MOORE — The presence of electronic scooters that can be accessed via smartphone app has dwindled in Moore.
Until that changes, the city won't be dealing with it.
Council unanimously voted to table a motion that would have changed the city's ordinance on share vehicle systems to put restrictions on scooters. This would have included the number of scooters that can be "dropped" within city limits and fees companies would have to pay for placing them in Moore, Assistant City Attorney Brian Miller said.
"We have had scooters in our community for several months," Miller told council. "I used the Oklahoma City ordinance as a template and modified the language of the ordinance."
But, Miller said he's not certain if there are any scooters still in Moore. One scooter share company, Bird, has taken its products off of the Oklahoma City metro area, while the locator map on the app for Lime shows none of its scooters are in Moore.
Another company, Gotcha, recently dropped its scooters in Norman. But there are none shown to be in Moore currently.
"We're not even sure if there are any scooters still here," Mayor Glenn Lewis said.
Still, adding language to the ordinance to cover scooter-share services would prepare the City of Moore for any in the future, Miller said. The ordinance would have set a maximum of 25 scooters in the first initial drop.
A $240 fee would be owed to the city to place scooters in Moore, plus $36 for each shared vehicle, Miller said. After the initial drop, a company could come back to the city and ask to place more.
"If they can show there's additional demand, they can add five more two times per year," Miller said. "That's what Oklahoma City charges. They had larger numbers [in their ordinance,] and that's what we modified."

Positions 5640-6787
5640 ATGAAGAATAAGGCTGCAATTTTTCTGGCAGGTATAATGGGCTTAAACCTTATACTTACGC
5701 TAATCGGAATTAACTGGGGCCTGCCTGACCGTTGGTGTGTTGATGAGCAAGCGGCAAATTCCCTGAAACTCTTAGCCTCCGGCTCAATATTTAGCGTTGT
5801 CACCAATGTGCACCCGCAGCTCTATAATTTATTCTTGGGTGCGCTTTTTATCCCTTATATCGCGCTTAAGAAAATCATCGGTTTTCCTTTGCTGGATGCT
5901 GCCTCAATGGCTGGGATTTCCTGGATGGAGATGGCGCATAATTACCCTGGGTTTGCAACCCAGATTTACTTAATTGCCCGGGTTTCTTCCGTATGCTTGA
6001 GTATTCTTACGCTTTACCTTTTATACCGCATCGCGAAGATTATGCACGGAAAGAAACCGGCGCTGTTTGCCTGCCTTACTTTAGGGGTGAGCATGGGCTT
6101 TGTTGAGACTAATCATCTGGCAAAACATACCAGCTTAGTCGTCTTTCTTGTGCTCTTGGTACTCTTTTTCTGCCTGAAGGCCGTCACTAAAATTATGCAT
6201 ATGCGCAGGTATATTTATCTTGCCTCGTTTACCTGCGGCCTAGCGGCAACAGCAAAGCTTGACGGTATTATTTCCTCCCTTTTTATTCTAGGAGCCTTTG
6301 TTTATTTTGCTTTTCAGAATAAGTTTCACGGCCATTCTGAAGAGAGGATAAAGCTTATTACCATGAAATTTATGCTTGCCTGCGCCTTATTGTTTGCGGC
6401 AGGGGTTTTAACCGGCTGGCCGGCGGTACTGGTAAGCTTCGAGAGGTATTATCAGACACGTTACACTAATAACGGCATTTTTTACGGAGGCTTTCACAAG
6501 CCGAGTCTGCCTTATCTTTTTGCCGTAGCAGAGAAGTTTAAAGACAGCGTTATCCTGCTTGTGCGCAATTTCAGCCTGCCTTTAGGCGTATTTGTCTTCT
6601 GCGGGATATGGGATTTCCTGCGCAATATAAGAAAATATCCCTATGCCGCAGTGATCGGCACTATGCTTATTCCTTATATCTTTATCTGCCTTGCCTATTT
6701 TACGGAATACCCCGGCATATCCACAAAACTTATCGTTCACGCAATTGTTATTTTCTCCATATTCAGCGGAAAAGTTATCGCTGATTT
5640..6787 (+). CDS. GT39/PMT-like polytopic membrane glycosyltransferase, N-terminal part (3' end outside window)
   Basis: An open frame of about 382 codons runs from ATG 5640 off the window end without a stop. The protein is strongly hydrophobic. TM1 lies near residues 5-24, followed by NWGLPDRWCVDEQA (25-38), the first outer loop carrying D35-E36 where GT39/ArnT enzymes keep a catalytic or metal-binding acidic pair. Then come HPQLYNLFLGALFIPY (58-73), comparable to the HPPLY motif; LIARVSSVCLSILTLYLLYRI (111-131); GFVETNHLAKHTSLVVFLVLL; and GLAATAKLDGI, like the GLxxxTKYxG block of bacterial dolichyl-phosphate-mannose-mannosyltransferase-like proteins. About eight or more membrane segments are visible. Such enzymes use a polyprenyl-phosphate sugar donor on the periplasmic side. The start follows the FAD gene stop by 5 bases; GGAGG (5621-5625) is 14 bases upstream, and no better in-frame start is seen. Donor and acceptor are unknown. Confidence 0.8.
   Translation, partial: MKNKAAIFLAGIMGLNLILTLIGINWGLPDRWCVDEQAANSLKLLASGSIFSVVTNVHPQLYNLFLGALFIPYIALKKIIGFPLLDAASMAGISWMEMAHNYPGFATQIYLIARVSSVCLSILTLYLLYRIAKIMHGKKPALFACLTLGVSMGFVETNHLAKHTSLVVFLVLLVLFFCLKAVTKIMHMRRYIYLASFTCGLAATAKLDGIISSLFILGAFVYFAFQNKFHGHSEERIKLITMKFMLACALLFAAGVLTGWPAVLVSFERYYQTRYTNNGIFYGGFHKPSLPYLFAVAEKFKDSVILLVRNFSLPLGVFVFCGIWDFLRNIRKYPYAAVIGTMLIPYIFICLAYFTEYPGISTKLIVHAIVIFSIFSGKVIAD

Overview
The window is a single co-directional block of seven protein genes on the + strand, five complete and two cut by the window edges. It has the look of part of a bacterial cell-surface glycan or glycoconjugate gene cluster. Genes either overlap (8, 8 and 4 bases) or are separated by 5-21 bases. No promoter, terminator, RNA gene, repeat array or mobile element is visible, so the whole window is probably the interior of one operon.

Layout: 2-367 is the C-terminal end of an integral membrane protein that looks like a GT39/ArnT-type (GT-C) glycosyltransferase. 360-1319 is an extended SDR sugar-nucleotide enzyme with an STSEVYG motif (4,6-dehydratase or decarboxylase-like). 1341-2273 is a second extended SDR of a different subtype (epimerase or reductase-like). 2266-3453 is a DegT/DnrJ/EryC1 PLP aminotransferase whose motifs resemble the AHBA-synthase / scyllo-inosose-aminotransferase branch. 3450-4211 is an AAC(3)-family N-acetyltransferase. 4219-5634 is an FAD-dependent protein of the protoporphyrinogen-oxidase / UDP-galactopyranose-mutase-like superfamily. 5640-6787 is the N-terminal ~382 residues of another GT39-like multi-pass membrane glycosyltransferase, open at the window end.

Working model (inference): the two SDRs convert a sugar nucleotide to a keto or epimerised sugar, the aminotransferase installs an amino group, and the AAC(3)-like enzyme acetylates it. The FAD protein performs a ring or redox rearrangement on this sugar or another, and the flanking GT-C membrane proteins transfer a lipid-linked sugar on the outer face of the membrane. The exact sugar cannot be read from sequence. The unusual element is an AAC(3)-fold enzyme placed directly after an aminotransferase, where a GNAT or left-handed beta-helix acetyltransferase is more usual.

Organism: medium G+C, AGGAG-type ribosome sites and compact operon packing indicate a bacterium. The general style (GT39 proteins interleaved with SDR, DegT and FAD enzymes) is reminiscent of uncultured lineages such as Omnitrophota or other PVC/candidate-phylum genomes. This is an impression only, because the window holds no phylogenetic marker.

Danielle McKenzie, council member for Ward 1, said she would not be voting to approve the ordinance changes, at least not at this time. On the one hand, she doesn't see any need since no scooters are present in Moore.
McKenzie also said the interactions she's had with residents about the scooters have been positive.
"I don't see this is necessary, so I don't want to see this right now," McKenzie said. "People like the scooters and like using them when they're here."
McKenzie made a motion to reject the proposed ordinance changes. Louie Williams, Ward 3 council member, then asked Miller what could happen if the city doesn't make them.
Miller said it would allow any scooter-share company to come in and drop scooters without restrictions on the amount and with little oversight from the city. At that point, City Manager Brooks Mitchell said his advice would be to table the item so council can take action in the future if there is a need.
Norman Regional Health system physicians reported injuries from residents riding scooters around town were on the rise. Collectively, they have seen between 25-30 in just the first five months of the year.
Most injuries included fractures to the arm or face, and none of those hospitalized were wearing helmets while riding.